As the world grapples with the spread of COVID-19 (coronavirus), medical providers in the United States are trying to provide emergency care to people infected with the virus without risking their own health, or that of other patients. And unfortunately, that has led some hospital staffers to consider making a horrific choice: giving DNRs, or do-not-resuscitate orders, to patients without their consent, or that of their families.
The Washington Post profiled several of the hospitals considering this dangerous move, like Northwestern Memorial Hospital in Chicago. Richard Wunderink, an intensive-care medical director there, said the hospital is consulting with Illinois Governor J.B. Pritzker to see if state law allows them to make that decision, indicating that the hospital is already seriously considering involuntary DNRs as an option. “It’s a major concern for everyone,” he said. “This is something about which we have had lots of communication with families, and I think they are very aware of the grave circumstances.”
Atrium Health in the Carolinas, Geisinger in Pennsylvania and regional Kaiser Permanente networks are also cited as considering allowing doctors to “override the wishes of the coronavirus patient or family members” if they deem it to be necessary. “We are now on crisis footing,” Lewis Kaplan, president of the Society of Critical Care Medicine and a University of Pennsylvania surgeon, told the Washington Post. “What you take as first-come, first-served, no-holds-barred, everything-that-is-available-should-be-applied medicine is not where we are. We are now facing some difficult choices in how we apply medical resources — including staff.”
R. Alta Charo, a University of Wisconsin-Madison bioethicist, also argued that while some may find the idea of essentially letting patients die without helping to be abhorrent, it’s necessary. “It doesn’t help anybody if our doctors and nurses are felled by this virus and not able to care for us,” she said. “The code process is one that puts them at an enhanced risk.” Scott Halpern, a University of Pennsylvania bioethicist, recommended having two physicians together making the decision to stop resuscitations, and that families must be notified but not agree.
The reason helping someone when they’re coding can be dangerous is because inserting things like tubes and cameras down someone’s throat for endoscopies, bronchoscopies, or intubation, or performing compressions on a patient’s chest, can send microscopic droplets containing the virus into the air. And that’s exactly why some of these providers are considering just letting patients die, even if they or their families never consented to a DNR.
But George Washington University Hospital in Washington, D.C., has other ideas. “From a safety perspective you can make the argument that the safest thing is to do nothing,” chief medical officer Bruno Petinaux said. “I don’t believe that is necessarily the right approach. So we have decided not to go in that direction. What we are doing is what can be done safely.” Their protocol is to drape plastic sheeting, which you can get at Home Depot, over a patient before starting compressions. With patients intubated, there’s no risk of suffocation, and it minimizes the risk of infecting others.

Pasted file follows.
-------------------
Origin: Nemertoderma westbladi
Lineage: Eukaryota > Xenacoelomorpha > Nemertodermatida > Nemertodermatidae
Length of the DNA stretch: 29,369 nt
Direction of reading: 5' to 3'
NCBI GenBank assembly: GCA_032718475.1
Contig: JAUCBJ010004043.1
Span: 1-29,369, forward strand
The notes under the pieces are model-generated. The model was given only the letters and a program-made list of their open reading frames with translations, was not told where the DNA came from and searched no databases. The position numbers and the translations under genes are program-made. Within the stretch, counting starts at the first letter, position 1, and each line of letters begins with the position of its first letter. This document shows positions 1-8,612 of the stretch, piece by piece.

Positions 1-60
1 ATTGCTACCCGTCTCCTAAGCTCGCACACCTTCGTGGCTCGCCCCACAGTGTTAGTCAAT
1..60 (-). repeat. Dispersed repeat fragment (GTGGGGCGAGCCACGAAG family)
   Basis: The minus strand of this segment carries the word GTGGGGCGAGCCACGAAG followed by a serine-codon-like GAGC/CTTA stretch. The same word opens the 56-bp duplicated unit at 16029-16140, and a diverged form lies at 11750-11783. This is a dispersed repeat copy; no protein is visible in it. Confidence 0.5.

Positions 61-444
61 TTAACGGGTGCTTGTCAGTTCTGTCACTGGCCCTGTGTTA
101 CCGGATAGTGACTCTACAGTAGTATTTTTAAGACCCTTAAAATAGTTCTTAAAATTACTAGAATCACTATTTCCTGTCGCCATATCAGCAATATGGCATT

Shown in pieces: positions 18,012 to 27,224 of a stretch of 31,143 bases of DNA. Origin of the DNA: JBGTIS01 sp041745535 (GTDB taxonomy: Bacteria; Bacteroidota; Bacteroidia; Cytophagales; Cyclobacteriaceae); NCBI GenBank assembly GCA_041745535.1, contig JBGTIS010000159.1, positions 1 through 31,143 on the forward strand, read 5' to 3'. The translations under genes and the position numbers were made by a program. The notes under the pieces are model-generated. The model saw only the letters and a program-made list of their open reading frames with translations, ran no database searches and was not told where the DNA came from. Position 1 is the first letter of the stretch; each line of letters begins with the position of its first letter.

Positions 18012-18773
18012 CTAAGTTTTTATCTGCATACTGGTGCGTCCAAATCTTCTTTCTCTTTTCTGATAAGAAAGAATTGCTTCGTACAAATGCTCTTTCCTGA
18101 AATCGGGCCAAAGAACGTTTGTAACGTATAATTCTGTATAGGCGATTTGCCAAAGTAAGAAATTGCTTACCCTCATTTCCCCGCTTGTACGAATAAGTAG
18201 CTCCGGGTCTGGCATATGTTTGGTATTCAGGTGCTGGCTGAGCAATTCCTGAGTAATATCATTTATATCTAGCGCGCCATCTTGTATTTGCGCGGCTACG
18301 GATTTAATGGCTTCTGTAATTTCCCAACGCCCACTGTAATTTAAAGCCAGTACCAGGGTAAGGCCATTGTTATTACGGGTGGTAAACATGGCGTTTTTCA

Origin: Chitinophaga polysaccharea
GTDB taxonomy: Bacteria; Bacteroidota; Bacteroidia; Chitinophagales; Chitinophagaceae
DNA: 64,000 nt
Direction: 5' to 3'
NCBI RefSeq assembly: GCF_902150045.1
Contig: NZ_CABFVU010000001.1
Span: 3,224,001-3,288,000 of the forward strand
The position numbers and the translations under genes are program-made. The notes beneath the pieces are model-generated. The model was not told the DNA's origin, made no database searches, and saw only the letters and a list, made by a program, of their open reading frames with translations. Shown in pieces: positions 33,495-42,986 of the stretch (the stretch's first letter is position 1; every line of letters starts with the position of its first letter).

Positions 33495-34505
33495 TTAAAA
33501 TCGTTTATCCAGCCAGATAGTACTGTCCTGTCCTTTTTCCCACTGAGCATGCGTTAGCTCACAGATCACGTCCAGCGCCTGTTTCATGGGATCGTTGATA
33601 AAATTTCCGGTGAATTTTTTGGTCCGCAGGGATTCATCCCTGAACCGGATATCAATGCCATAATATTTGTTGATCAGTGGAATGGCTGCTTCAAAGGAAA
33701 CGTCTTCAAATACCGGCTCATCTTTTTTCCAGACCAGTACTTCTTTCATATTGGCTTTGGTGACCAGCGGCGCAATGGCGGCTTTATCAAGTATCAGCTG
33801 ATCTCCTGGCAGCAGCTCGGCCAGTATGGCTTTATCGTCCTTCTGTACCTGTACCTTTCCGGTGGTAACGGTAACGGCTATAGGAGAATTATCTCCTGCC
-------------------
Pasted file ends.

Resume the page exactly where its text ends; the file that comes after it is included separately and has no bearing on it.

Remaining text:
The University of Washington Medical Center in Seattle is likewise considering other options, like limiting the number of medical providers who respond to a patient in cardiac or respiratory arrest. These decisions show there are alternatives beyond abandoning people to die, without even giving them or their families a say in the decision.
On March 26, Dr. Deborah Birx, the Trump Administration’s coronavirus task force coordinator, pushed back against this narrative, saying:
Please, for the reassurance for the people around the world, to wake up this morning and look at people talking about creating DNR situations, do-not-resuscitate situations for patients, there is no situation in the United States right now that warrants that kind of discussion….
You can be thinking about it in a hospital, certainly many hospitals talk about this on a daily basis, but to say that to the American people, to make the implication that when they need a hospital bed it’s not gonna be there, or when they need that ventilator, it’s not gonna be there, we don’t have an evidence of that right now.
While hospitals haven’t thus far stopped resuscitating patients with the coronavirus, as the number of cases increase, there will be decisions that need to be made. Those decisions should be made with patients, before they reach the point of needing critical, life-saving care — not after. Allowing doctors to make these decisions unilaterally sets a dangerous, disturbing precedent. And once doctors are allowed to become executioners, there will be no turning back.
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